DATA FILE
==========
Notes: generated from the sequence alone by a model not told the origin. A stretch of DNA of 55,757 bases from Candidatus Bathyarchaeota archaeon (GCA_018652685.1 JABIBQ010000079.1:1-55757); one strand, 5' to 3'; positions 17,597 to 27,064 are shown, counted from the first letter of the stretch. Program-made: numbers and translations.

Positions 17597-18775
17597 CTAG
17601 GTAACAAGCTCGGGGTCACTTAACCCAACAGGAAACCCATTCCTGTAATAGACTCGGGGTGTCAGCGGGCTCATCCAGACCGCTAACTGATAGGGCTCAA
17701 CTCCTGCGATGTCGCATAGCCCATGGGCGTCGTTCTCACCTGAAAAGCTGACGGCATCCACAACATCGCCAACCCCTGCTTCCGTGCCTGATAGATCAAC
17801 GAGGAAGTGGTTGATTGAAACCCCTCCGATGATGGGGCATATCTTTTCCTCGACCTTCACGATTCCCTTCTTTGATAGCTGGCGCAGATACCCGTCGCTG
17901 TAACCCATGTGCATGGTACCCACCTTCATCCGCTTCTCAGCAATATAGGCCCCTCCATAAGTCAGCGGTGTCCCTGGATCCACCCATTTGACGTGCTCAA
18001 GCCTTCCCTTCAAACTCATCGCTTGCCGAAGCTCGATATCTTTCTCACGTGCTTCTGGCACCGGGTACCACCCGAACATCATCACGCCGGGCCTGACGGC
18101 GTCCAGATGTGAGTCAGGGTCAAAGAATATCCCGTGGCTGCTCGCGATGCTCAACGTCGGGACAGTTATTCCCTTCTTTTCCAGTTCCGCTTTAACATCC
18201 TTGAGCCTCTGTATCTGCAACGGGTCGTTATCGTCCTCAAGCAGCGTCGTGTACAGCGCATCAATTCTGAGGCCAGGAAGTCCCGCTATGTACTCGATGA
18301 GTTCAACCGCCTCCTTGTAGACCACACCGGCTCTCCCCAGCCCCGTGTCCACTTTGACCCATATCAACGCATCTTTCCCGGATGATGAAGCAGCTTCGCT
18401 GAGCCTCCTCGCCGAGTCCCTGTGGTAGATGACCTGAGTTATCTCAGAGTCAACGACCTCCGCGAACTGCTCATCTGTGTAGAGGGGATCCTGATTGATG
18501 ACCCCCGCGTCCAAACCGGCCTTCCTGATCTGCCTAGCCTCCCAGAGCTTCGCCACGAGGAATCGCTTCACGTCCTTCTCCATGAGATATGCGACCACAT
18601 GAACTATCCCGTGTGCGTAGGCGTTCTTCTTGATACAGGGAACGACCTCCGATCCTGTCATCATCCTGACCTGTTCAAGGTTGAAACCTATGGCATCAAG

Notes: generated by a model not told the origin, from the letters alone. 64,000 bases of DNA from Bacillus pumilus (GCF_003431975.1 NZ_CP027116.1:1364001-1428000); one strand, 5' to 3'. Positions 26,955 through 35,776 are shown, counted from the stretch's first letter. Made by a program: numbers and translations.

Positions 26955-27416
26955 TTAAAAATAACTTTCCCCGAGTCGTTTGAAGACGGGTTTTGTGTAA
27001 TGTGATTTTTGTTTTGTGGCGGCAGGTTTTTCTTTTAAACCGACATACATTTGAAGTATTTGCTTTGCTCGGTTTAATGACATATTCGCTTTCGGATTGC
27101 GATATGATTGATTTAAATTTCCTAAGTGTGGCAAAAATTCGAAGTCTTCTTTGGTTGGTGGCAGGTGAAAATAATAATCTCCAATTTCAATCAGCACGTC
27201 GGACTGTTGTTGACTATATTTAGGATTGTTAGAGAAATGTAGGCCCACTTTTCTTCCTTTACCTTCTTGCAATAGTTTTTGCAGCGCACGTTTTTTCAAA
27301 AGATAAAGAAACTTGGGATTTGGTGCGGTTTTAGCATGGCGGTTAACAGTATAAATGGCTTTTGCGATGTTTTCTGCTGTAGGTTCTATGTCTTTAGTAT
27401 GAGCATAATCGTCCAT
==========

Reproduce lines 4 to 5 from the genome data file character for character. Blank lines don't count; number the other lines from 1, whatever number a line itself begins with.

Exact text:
17601 GTAACAAGCTCGGGGTCACTTAACCCAACAGGAAACCCATTCCTGTAATAGACTCGGGGTGTCAGCGGGCTCATCCAGACCGCTAACTGATAGGGCTCAA
17701 CTCCTGCGATGTCGCATAGCCCATGGGCGTCGTTCTCACCTGAAAAGCTGACGGCATCCACAACATCGCCAACCCCTGCTTCCGTGCCTGATAGATCAAC